All is well? Not in Supreme Court
It was over a month ago that four senior judges of the Supreme Court resorted to an unprecedented step by convening a press conference to highlight their grievances against the functioning of the office of Chief Justice of India.
Haphazard listing of cases and departure from recognized conventions when listing matters etc. were some issues raised by the four judges. Judges in India fiercely shield themselves from media attention and rarely engage with scribes. Thus, many in the legal fraternity familiar with the working of the Supreme Court hailed the act of the four judges in coming out in the open.
However, against the run of play, the next few days witnessed the fizzling out of the entire episode. What was expected to usher in drastic reactions instead ended up with no real consequences.
Further, the fact that the four judges had cited a case involving BJP leader Amit Shah as a trigger for the press conference, was enough for the ruling party sympathisers to kick-off a smear campaign. An incessant attack on the credentials and intentions of the four judges followed eventually driving them into a shell.
The rabble rousers could not look beyond the fact that the issue raised by the four judges had more to do with the functioning of the Chief Justice of India and the credibility of the institution itself and that the case of Amit Shah which was cited by them, was only an example.
Moreover, the support that the four judges might have expected from the Bar also never came (not a surprise for those who are acquainted with the Bar of current times).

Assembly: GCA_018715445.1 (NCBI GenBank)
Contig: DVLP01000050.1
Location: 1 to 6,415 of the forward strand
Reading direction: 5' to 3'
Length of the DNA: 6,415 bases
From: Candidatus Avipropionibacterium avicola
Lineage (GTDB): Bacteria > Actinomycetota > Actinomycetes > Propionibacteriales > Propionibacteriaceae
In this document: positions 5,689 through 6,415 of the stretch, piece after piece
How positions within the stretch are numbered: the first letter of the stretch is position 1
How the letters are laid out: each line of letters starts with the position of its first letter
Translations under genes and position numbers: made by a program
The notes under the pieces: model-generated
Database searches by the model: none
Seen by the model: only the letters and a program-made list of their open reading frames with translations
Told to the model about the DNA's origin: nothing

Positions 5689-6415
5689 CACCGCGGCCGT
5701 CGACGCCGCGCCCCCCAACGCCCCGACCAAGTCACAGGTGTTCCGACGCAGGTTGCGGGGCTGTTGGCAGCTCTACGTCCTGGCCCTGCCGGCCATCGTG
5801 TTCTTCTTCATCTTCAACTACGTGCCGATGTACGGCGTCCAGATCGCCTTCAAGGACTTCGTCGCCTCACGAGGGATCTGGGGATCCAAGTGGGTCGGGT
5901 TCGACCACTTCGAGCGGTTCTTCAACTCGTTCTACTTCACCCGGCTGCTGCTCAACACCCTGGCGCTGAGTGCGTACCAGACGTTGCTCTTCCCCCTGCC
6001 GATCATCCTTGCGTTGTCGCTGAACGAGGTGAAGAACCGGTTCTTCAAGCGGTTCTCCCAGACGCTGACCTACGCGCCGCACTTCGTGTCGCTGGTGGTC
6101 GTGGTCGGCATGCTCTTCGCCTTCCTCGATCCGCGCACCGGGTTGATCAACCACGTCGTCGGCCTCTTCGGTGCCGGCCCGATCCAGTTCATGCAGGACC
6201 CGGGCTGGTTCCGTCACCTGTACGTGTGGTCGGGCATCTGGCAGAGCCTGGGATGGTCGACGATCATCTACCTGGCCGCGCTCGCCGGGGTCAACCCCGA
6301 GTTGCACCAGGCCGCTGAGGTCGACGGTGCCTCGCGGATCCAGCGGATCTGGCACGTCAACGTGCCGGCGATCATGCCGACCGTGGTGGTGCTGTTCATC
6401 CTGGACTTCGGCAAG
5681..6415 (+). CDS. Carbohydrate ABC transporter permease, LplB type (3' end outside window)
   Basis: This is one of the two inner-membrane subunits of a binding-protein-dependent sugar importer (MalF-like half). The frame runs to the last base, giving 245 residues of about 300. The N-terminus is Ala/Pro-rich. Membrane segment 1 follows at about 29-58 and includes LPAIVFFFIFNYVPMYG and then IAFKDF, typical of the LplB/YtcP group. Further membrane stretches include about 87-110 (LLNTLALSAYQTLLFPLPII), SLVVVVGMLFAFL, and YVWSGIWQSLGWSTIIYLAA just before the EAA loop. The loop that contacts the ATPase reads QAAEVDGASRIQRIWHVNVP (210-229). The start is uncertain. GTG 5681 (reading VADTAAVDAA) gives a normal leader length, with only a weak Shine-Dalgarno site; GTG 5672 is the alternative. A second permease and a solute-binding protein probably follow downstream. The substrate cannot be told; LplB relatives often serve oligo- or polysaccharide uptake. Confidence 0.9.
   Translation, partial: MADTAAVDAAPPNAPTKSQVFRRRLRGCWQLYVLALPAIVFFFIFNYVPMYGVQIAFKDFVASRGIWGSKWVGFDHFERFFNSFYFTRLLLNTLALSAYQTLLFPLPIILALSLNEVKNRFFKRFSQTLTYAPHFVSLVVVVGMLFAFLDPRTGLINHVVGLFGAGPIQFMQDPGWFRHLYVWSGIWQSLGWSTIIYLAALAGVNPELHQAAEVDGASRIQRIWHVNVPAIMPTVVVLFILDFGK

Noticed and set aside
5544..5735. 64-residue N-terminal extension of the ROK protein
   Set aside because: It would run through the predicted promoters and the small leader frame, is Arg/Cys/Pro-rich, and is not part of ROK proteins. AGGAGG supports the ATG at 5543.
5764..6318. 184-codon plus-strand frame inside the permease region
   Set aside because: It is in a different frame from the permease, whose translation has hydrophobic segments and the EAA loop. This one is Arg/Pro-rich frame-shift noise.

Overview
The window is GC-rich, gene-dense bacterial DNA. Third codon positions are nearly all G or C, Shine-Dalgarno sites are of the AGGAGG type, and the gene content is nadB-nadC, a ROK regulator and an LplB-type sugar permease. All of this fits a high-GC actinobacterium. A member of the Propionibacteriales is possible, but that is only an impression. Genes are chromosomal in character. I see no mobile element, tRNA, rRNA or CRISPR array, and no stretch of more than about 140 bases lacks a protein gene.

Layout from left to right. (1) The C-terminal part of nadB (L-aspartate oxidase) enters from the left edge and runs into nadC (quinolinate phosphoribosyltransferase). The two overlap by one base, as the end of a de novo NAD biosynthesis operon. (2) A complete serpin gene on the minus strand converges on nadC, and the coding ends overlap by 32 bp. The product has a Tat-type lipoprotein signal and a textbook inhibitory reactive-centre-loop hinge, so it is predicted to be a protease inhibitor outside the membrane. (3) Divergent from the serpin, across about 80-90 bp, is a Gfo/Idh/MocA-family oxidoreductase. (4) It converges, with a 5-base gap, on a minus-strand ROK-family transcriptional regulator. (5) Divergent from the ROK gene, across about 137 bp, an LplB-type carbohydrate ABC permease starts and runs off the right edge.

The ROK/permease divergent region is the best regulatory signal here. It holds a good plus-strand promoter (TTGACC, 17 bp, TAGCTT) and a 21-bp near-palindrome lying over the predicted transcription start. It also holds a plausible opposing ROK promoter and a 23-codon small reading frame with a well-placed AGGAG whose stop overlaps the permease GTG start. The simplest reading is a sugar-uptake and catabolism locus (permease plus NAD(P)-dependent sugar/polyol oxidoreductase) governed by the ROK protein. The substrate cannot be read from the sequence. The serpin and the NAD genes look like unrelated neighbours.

Media all the while hunted for what it termed a ‘solution’ to the fallout, with conflicting stories on the issue filling front pages every passing day.
Meanwhile, as an answer to allegations of arbitrary exercise of Master of Roster power, CJI Dipak Misra decided, for the first time, to make the Supreme Court roster public.
And things seemed to have quietened down, until yesterday!
If what transpired in court room 4 of Supreme Court yesterday was any indication, then the trouble in Supreme Court between the judges seems to be far from over.
Justice Kurian Joseph yesterday came down in strongest words against a judgment passed by a three-judge Bench headed by Justice AK Goel. The judgment, Indore Development Authority Vs. Shailendra (Dead) Through Lrs. And Ors was delivered on February 8 and authored by Justice Arun Mishra, the other judges being Justices AK Goel and M Shantanagoudar.
This judgment had, by a 2:1 majority, held a 2014 judgment passed by the same Court in Pune Municipal Corporation case to be per incuriam i.e. having overlooked the law or facts.
The catch was that the Pune Municipal Corporation judgment was also rendered by a three-judge Bench.
The well-established convention when co-ordinate Benches, i.e. Benches of same strength (in this case three) differ on any aspect of law, is to direct that the matter be placed before a larger Bench for considering the issue.